rumor

[roo-mer]
noun
1.
a story or statement in general circulation without confirmation or certainty as to facts: a rumor of war.
2.
gossip; hearsay: Don't listen to rumor.
3.
Archaic. a continuous, confused noise; clamor; din.
verb (used with object)
4.
to circulate, report, or assert by a rumor: It is rumored that the king is dead.
Also, especially British, rumour.


Origin:
1325–75; Middle English rumour < Middle French < Latin rūmor; akin to Sanskrit rāuti, rāvati (he) cries

unrumored, adjective


1. report.
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Based on the Random House Dictionary, © Random House, Inc. 2014.
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World English Dictionary
rumour or (US) rumor (ˈruːmə)
 
n
1.  a.  information, often a mixture of truth and untruth, passed around verbally
 b.  (in combination): a rumour-monger
2.  gossip or hearsay
3.  archaic din or clamour
4.  obsolete fame or reputation
 
vb
5.  (tr; usually passive) to pass around or circulate in the form of a rumour: it is rumoured that the Queen is coming
6.  literary to make or cause to make a murmuring noise
 
[C14: via Old French from Latin rūmor common talk; related to Old Norse rymja to roar, Sanskrit rāut he cries]
 
rumor or (US) rumor
 
n
 
vb
 
[C14: via Old French from Latin rūmor common talk; related to Old Norse rymja to roar, Sanskrit rāut he cries]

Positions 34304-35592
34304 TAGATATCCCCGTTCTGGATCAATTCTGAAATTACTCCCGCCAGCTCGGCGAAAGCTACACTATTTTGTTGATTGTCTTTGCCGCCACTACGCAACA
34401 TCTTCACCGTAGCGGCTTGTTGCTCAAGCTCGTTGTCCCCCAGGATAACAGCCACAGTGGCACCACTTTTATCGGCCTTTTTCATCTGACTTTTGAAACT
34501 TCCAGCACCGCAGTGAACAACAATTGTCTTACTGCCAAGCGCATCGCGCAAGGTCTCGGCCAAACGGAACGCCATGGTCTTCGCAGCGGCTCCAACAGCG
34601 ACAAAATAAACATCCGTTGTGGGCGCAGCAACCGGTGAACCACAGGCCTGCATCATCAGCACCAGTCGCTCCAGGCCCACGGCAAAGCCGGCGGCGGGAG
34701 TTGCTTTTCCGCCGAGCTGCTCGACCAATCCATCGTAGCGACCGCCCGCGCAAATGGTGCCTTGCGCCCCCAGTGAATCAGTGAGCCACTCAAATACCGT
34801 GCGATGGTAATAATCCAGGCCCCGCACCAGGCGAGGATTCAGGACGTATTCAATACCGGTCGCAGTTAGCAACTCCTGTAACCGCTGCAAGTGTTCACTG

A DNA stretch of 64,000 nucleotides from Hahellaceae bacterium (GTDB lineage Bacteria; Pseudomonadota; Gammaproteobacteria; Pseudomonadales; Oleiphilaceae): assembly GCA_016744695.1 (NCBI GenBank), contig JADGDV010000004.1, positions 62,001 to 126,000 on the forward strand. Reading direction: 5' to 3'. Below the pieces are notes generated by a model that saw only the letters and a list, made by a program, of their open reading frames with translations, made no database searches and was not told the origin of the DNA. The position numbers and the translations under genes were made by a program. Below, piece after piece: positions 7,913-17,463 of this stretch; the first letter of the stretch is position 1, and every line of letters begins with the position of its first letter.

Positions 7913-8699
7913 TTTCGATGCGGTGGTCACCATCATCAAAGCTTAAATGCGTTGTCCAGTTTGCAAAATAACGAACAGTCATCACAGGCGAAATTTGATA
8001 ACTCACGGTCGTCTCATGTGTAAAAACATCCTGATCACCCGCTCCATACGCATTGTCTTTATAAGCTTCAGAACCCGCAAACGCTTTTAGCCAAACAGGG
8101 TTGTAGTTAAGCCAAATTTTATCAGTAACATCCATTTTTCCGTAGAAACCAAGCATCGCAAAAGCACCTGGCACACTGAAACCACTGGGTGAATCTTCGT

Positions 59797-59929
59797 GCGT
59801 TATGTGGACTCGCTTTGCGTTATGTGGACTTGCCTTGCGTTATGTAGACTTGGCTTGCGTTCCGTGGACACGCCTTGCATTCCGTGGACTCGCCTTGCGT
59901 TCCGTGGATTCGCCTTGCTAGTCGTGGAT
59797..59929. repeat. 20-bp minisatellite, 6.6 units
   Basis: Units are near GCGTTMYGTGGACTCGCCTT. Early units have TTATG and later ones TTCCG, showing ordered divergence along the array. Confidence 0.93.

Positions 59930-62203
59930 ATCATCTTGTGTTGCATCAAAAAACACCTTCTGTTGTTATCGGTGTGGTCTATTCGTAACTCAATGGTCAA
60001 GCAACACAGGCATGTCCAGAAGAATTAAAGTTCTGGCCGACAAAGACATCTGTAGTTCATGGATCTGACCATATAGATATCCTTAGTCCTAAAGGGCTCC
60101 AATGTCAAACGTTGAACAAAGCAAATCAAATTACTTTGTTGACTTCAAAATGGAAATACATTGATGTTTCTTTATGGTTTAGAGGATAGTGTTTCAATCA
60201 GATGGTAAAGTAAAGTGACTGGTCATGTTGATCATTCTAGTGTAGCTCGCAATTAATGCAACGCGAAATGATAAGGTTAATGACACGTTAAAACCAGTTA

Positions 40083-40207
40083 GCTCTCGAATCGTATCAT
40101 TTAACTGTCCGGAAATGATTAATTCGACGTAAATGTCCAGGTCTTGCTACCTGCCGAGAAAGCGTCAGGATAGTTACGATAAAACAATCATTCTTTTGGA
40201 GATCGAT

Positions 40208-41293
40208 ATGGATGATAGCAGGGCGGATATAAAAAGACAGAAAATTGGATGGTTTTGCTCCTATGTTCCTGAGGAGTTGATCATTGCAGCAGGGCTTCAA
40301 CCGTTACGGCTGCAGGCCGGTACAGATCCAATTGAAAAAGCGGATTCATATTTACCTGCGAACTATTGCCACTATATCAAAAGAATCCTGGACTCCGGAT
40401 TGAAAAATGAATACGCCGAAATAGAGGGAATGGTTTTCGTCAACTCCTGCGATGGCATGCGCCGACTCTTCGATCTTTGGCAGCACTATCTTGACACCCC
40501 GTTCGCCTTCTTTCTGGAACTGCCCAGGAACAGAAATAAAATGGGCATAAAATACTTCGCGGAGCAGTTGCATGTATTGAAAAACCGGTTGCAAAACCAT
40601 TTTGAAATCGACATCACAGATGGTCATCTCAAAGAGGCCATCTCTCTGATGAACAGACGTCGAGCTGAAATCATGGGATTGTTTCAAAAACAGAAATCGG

Collins English Dictionary - Complete & Unabridged 10th Edition
2009 © William Collins Sons & Co. Ltd. 1979, 1986 © HarperCollins
Publishers 1998, 2000, 2003, 2005, 2006, 2007, 2009
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Etymonline
Word Origin & History

rumor
late 14c., from O.Fr. rumour "widespread noise or report" (Fr. rumeur), from L. rumorem (nom. rumor) "noise, clamor, common talk, rumor," related to ravus "hoarse." The verb is recorded from 1858 in the sense "spread a rumor." Rumor mill is from 1973.
Online Etymology Dictionary, © 2010 Douglas Harper
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Example sentences
All too often it seems rumour or ill-founded preconceptions become the basis for judgment.
If it helps you out, we'd be more than happy to start a celebrity rumour about
  you.
It adds nothing to the discussion since it has about the same weight as
  unsubstantiated rumour.
Perhaps the local constabulary should track down whoever it was that started
  the rumour about the meteorite causing the fire.
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